The above statement associates the assembly ‘bar’ to the Windows Install and Uninstall Engine. It tells the computer that ‘FooBarApp’ requires the assembly bar.dll.

Gacutil -i -r bar.dll FILEPATH “C:\Projects\Foo\barapp.exe” BarApp

Gacutil –i –r  bar.dll FILEPATH “C:\Projects\GreeT\greet.exe” Greet


The above two commands associates the assembly ‘bar’ with the two applications named ‘BarApp’ And ‘Greet’ located at their respective locations.

Gacutil –u –r  bar.dll FILEPATH “C:\Projects\GreeT\greet.exe” Greet


The above command removes the installer reference of Greet from bar.dll assembly. If there are installer references for bar.dll assembly, then gacutil is faithful enough to not uninstall bar.dll from the GAC, ensuring the other application that consume this bar.dll are not left broken. (If the above uninstall command is executed and if that Greet was the last reference for that assembly bar.dll, then the assembly is uninstalled from the GAC). More? Here Gacutil.exe


Using MSI:

                    Let’s open up VS 2010. Create a new set up project, let’s name it GacInstaller. Right click the GacInstaller project in the Solution Explorer and select View à File System.

                    Right click on File System on Target Machine and select Add Special Folder à Global Assembly Cache Folder.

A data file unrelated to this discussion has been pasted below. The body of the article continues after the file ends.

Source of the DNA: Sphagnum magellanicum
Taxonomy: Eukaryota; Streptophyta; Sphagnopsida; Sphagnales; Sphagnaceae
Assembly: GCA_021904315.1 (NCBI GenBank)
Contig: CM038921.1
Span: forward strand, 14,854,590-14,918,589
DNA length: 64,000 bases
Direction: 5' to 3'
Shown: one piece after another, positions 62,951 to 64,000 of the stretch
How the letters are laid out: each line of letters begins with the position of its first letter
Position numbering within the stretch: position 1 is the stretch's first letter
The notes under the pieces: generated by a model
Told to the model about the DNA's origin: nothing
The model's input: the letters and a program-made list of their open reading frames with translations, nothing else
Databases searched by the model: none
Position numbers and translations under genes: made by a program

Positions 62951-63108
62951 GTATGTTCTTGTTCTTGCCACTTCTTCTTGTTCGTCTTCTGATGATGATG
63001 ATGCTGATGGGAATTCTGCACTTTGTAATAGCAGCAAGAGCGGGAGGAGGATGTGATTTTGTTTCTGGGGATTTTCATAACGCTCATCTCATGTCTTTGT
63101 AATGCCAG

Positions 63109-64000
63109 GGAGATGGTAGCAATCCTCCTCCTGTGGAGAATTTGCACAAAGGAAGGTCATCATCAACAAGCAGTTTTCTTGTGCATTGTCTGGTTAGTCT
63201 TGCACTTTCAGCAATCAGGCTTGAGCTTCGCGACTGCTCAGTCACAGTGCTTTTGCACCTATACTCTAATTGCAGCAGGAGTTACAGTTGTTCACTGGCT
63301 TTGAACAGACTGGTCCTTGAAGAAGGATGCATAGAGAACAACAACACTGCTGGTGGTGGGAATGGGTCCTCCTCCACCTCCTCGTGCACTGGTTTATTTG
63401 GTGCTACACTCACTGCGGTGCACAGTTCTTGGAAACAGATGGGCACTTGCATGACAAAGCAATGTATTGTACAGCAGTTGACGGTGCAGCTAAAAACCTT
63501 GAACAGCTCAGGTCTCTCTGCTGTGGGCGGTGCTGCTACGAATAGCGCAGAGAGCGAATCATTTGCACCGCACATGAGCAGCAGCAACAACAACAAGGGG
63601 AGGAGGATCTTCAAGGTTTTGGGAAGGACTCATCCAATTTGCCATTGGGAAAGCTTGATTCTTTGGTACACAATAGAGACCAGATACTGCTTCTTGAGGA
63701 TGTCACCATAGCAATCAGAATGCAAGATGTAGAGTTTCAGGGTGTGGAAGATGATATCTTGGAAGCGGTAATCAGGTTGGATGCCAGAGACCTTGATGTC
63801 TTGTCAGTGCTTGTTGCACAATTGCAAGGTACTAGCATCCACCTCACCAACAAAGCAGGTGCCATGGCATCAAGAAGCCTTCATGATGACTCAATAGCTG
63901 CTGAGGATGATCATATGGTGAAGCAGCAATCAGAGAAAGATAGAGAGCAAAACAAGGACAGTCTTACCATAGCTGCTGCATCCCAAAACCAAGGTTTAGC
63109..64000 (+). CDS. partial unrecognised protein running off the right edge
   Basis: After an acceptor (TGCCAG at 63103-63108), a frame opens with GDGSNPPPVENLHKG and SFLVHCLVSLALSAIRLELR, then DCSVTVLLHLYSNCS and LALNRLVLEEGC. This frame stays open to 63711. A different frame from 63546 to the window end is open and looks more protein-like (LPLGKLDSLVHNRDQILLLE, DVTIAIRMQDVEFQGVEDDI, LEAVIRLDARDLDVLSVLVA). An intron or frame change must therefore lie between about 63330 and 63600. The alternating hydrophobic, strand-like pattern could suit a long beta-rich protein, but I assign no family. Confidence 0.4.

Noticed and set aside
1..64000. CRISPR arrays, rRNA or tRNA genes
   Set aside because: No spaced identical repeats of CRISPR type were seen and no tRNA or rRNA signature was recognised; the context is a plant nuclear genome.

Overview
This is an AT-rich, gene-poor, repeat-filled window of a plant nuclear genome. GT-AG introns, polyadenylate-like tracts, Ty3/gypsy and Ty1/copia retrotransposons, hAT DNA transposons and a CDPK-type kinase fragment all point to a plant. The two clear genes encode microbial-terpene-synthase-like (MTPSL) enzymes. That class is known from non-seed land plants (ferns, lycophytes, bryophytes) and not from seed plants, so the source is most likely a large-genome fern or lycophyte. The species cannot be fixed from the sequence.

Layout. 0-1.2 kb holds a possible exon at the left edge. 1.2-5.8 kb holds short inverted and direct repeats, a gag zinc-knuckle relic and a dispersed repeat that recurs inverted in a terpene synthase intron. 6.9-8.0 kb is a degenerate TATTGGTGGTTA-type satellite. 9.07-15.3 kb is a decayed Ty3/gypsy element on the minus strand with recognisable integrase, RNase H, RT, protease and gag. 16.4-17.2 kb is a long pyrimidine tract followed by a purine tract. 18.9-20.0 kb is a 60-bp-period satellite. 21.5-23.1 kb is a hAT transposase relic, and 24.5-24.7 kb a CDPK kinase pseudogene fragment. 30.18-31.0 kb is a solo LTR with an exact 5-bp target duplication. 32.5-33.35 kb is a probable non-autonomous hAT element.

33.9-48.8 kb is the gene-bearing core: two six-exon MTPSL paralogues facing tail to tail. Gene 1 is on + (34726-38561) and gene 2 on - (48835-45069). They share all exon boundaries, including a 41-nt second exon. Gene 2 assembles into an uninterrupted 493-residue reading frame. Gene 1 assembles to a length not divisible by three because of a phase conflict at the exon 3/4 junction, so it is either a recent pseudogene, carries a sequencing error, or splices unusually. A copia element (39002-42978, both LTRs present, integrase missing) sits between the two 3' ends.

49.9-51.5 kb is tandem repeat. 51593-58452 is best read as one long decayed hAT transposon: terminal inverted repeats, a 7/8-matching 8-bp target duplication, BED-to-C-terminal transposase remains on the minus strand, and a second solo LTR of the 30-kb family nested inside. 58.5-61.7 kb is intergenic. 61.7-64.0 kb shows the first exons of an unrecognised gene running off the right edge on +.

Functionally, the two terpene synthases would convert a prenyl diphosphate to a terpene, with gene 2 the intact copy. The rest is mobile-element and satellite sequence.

Right click on Global Assembly Cache Folder and select Add à Assembly.

                    Here’s you are free to add any .Net assemblies (as long as they are strong named) targeted for any version of .Net framework. The msi built eventually takes care of deploying them in the GAC (in their respective folders – C:\Windows\assembly\GAC for CLR v1.1; C:\Windows\assembly\GAC_32 for CLR v2.0 x86; C:\Windows\Microsoft.Net\assembly for CLR V4.0).





                    Once you are done adding the assemblies, build the GacInstaller project, fetch the MSI and try installing it in any machine. If you want to check if the assemblies are successfully placed in the GAC, open VS 2010 command prompt and run                    

gacutil –l

         (Or you can navigate to the above mentioned folders in command prompt or windows explorer to view them)